In Jordan, many Syrian refugees are struggling to settle in. The refugees went there to avoid a difficult war but it is challenging to start a new life away from home. Muzoon is a 16-year-old “champion on education” in her community. She is determined to stop the current situation from destroying the future for her people.
Muzoon believes in chances and creating opportunities. She wants to build enthusiasm toward education for refugees in her generation. She is also keen on promoting values and being independent in her thoughts and practices. Muzoon was referred to as the “Malala” of Syrian refugees.
Muzoon appreciates and acknowledges the value of education. As a refugee in a camp managed by the United Nation’s Refugee Agency, she understands that education for refugees is a key component for development. Furthermore, it is also a basic human right and the United Nations strives to provide it to all refugee children.
Currently, the United Nations High Commissioner for Refugees (UNHCR) takes care of 20 million refugees. Among these, 50% of the children are enrolled in primary education, 25% have access to secondary education and only 1% have access to tertiary education.
The UNHCR realizes that education is crucial for displaced communities. It serves the need for life skills and psychosocial needs. In addition to that, education promotes cohesion, provides access to valuable information and offers a safe environment.
Education for refugees is a great enabler. It provides capacity and opportunity for growth. With Syria’s war, there is a massive human crisis that requires a quick response. If refugees, especially the young generations are not educated, there is a chance of these children encountering future disadvantages such as poverty.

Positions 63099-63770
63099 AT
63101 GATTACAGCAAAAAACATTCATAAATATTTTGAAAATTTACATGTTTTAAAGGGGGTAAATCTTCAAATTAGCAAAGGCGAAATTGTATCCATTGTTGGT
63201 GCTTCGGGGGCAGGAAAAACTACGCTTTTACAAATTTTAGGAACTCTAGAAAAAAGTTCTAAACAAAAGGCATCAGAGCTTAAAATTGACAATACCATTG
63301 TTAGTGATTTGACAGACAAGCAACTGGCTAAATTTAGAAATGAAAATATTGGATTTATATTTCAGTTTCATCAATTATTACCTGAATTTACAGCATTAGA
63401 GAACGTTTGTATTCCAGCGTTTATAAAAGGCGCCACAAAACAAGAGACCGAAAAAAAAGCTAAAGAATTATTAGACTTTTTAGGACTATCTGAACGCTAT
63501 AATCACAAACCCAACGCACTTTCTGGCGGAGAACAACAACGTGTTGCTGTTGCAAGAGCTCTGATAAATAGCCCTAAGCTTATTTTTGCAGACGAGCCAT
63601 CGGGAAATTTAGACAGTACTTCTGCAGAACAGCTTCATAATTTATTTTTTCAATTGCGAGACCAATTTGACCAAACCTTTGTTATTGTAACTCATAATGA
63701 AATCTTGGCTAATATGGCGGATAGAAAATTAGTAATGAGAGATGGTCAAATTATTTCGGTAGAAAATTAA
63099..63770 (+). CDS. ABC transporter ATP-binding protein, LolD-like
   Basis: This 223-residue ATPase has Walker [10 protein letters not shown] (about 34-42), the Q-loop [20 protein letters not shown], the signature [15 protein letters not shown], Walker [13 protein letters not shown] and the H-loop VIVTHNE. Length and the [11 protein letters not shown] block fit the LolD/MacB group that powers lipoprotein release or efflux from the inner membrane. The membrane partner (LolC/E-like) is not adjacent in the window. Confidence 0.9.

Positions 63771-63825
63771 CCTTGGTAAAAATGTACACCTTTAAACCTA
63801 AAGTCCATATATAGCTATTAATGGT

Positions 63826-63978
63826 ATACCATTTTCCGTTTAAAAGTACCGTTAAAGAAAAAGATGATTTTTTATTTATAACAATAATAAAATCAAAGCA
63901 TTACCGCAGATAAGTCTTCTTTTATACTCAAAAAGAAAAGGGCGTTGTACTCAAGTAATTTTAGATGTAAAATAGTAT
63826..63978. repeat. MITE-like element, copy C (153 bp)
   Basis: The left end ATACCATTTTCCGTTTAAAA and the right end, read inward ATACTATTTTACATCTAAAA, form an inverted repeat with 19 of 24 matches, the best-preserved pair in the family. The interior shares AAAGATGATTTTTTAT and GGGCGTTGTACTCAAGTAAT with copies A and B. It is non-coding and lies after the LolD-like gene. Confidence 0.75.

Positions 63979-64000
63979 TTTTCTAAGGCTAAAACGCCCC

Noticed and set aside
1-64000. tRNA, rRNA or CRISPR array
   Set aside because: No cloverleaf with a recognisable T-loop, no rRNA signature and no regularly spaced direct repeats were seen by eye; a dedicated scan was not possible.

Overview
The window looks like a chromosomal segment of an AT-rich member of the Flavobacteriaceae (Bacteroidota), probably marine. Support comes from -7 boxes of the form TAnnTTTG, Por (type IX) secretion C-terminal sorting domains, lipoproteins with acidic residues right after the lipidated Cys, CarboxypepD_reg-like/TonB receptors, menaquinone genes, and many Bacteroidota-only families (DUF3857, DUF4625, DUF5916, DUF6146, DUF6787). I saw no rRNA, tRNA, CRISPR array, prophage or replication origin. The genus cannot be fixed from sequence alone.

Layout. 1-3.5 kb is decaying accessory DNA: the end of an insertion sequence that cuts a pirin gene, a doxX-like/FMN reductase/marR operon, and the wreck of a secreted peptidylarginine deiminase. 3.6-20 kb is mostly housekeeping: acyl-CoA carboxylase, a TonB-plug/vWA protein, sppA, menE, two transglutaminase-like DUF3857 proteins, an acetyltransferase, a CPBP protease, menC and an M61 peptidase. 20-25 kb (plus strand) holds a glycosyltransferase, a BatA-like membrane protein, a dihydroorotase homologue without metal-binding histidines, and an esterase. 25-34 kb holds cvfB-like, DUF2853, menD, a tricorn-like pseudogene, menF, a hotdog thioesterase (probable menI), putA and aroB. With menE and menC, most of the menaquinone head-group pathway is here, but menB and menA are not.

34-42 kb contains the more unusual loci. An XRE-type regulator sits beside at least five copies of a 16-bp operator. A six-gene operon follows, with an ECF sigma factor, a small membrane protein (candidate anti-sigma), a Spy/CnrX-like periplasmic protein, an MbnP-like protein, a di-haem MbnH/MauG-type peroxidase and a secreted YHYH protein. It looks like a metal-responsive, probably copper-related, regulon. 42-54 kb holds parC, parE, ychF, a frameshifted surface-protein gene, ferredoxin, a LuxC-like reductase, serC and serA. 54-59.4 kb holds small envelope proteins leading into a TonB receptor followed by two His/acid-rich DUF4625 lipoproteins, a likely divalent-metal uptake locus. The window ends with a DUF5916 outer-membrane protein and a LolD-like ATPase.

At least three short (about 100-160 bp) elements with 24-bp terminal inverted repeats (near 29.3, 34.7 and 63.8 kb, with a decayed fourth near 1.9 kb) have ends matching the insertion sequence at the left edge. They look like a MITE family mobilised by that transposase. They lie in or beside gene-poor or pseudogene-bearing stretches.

Just like any other major natural disaster, education deserves to be treated as of equal importance. However, providing education for refugees is a long-term cause and it will require long-term funding to achieve the development of the refugee community. An investment in education is even more important to girls. It reduces the chances of forced labor, early marriage and extremism. This investment will help young girls and refugees in general to avoid such risks and develop a purposeful life.
Furthermore, the British Council believes that the refugee community needs to be taught about hope. As an epic tragedy, the problem could have massive spillovers. Ensuring education for refugees is a key response to such a crisis.
The British Council works on integrating refugees into their new communities, especially the refugees moving to Europe, by providing language training to cope with the challenges in the new communities.
The British Council has a firm belief that humanitarian relief is very essential, but aid goes beyond simple relief. Since the scale of the crisis is huge, education will make a lasting difference.
– Noman Ahmed